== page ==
WASHINGTON -- The postseason has a tendency to challenge convention.
With seasons hanging in the balance, traditional roles can quickly unspool under the weight of the moment, creating opportunities to stray from the bounds of normality.
Such was the case for the Nationals’ beleaguered bullpen in Friday night’s 4-2 victory over the Dodgers in Game 2 of the National League Division Series at Dodger Stadium.
Three days after watching Stephen Strasburg fire three scoreless innings in his first career relief appearance during the NL Wild Card Game on Tuesday, Washington’s relievers welcomed another surprise guest to the bullpen in three-time Cy Young Award winner Max Scherzer, who struck out the side in a perfect eighth before turning it over to Daniel Hudson. He escaped a fraught ninth inning to close out the game, evening this best-of-five series at one game apiece.
In addition to anchoring the rotation, Strasburg and Scherzer have remarkably emerged as the Nationals’ most dependable relievers over their first two victories of the postseason. It’s unclear if the strategy will prove sustainable as the series shifts to D.C. for Game 3 on Sunday, but it once again revealed manager Dave Martinez’s lack of confidence in his bullpen.
The Nationals' relievers are attuned to this reality. They are not blind to their faults. They understand the advantages of deferring to their stacked rotation in those high-leverage situations wherever possible, and they’re willing to buy in as they attempt to fell the powerhouse Dodgers.
“As a relief corps, you put your ego aside and welcome those guys to come into the ‘pen and help you out,” left-hander Sean Doolittle said on Friday. “It just gives you more weapons. It just gives you more chances for matchups. Tonight, it worked out really, really well. And in the Wild Card Game, it worked out really, really well. Our starting pitching is absolutely our strength. So the more we can get those guys in the game, the better our chances are.”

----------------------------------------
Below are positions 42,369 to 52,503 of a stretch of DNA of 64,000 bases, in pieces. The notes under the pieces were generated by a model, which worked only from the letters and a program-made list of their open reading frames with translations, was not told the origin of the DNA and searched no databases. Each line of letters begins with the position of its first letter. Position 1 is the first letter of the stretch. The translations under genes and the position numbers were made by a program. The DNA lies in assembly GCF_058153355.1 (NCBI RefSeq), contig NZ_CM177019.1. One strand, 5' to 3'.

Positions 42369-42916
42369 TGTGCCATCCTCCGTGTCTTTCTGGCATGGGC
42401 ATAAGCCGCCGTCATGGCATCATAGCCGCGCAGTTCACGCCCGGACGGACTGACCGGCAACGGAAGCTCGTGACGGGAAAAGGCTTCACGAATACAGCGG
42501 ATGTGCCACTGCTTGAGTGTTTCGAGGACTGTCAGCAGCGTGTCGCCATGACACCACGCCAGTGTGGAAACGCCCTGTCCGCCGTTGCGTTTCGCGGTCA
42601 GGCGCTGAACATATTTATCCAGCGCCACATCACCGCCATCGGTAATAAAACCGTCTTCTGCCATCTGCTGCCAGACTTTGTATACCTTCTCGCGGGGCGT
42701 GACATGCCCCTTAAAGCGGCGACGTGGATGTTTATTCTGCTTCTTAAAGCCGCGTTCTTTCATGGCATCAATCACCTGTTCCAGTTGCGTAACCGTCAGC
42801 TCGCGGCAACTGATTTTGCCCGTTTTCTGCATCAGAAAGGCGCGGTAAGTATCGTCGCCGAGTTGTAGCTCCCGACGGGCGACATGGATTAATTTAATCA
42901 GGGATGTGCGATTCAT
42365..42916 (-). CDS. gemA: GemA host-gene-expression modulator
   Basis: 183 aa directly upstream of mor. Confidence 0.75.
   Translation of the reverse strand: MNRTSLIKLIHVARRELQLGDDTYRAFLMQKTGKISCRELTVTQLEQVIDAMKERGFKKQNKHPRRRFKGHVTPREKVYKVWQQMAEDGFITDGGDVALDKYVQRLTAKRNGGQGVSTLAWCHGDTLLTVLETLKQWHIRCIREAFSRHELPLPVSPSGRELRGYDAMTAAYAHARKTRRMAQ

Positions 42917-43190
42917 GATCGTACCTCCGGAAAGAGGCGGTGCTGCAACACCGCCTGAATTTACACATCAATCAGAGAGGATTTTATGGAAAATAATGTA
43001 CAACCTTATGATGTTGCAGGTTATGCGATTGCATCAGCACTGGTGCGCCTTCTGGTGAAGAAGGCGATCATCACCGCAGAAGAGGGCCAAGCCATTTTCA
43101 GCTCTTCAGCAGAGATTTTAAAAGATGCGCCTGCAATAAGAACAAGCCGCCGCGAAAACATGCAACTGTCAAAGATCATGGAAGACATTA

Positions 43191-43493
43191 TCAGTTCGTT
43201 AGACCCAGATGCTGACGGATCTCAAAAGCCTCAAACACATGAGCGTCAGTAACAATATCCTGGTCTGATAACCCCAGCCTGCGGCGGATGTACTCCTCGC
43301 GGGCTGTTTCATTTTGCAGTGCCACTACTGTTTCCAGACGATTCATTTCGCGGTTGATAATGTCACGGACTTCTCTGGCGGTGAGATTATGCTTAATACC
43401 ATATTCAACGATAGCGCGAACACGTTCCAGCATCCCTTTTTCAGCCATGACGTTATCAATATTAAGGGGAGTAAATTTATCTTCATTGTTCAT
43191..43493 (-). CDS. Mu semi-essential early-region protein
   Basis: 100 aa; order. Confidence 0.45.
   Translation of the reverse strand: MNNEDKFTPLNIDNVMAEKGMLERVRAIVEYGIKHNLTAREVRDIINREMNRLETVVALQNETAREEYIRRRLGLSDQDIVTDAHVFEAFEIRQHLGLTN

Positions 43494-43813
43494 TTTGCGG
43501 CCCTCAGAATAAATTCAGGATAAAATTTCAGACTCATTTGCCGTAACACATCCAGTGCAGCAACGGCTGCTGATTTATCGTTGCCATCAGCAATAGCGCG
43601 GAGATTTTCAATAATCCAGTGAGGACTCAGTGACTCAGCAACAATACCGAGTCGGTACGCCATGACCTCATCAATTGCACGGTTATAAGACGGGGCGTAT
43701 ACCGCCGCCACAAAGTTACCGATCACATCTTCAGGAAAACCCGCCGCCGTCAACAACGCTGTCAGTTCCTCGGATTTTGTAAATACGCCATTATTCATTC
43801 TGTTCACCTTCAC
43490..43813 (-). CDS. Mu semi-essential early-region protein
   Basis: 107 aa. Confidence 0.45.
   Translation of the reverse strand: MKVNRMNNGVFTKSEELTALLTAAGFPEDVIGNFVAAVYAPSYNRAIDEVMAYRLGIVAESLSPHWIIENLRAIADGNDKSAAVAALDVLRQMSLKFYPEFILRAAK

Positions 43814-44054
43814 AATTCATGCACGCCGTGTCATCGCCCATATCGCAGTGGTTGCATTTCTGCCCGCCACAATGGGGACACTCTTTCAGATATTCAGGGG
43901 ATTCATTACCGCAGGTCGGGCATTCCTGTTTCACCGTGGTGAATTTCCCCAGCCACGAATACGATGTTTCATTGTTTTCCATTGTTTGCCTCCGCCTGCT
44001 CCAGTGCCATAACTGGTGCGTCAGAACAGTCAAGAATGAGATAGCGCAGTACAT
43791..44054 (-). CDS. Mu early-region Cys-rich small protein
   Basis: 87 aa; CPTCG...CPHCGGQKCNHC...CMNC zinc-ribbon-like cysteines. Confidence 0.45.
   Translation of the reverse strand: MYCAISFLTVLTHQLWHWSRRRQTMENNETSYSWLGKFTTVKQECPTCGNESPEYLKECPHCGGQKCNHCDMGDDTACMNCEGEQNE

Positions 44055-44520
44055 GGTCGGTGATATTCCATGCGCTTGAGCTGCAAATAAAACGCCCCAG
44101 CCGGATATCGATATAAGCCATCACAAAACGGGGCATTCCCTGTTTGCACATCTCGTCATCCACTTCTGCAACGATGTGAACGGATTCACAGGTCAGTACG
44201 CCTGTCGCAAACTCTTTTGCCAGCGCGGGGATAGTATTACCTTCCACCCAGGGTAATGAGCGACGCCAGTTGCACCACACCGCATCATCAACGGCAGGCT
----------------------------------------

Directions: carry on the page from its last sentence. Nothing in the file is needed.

After posting the second-worst ERA in the Majors during the regular season, the bullpen was expected to be the Nationals’ biggest liability in October. They don’t have many trusted relief options aside from Doolittle and Hudson, who have closed in alternate shifts. Still, Doolittle said Washington's relievers gathered over the final week of the regular season and spoke of their desire to “flip the script” once the postseason began.
“We’re not ignorant to the fact of what the numbers say,” Doolittle said. “We wanted a chance to prove to ourselves, to the guys in this room and to everybody else that we can help this club moving forward.”
That goal took a hit in Game 1 against the Dodgers, who torched Tanner Rainey, Fernando Rodney and Hunter Strickland for four runs over two innings en route to a convincing 6-0 win on Thursday. The Nationals knew they couldn’t afford another blowup in Game 2, not when it meant facing a 2-0 series deficit against the defending NL champions.
So Martinez managed with greater urgency on Friday, creatively deploying his best pitchers after the Nationals took an early lead against Clayton Kershaw to mask the overall deficiencies of his bullpen.
“Those guys are a big part of why we are here,” Martinez said of his relievers. “They have had their struggles, but they understand it's one game. We play for one game. Our biggest emphasis all year was to go 1-0, and now it's that time.”
In the end, selflessness trumps pride when survival is on the line.
“It’s all hands on deck,” Hudson said. “Everybody’s up for whatever. Stephen going out in the Wild Card Game and throwing three shutdown innings. Max coming out there and doing what he did. We’ll see what the plan is the rest of the way. I know we have all the confidence in the world in everybody down there that they’re going to get the job done. But to have those extra guys come down there and be a little bit of reinforcement for us is awesome.”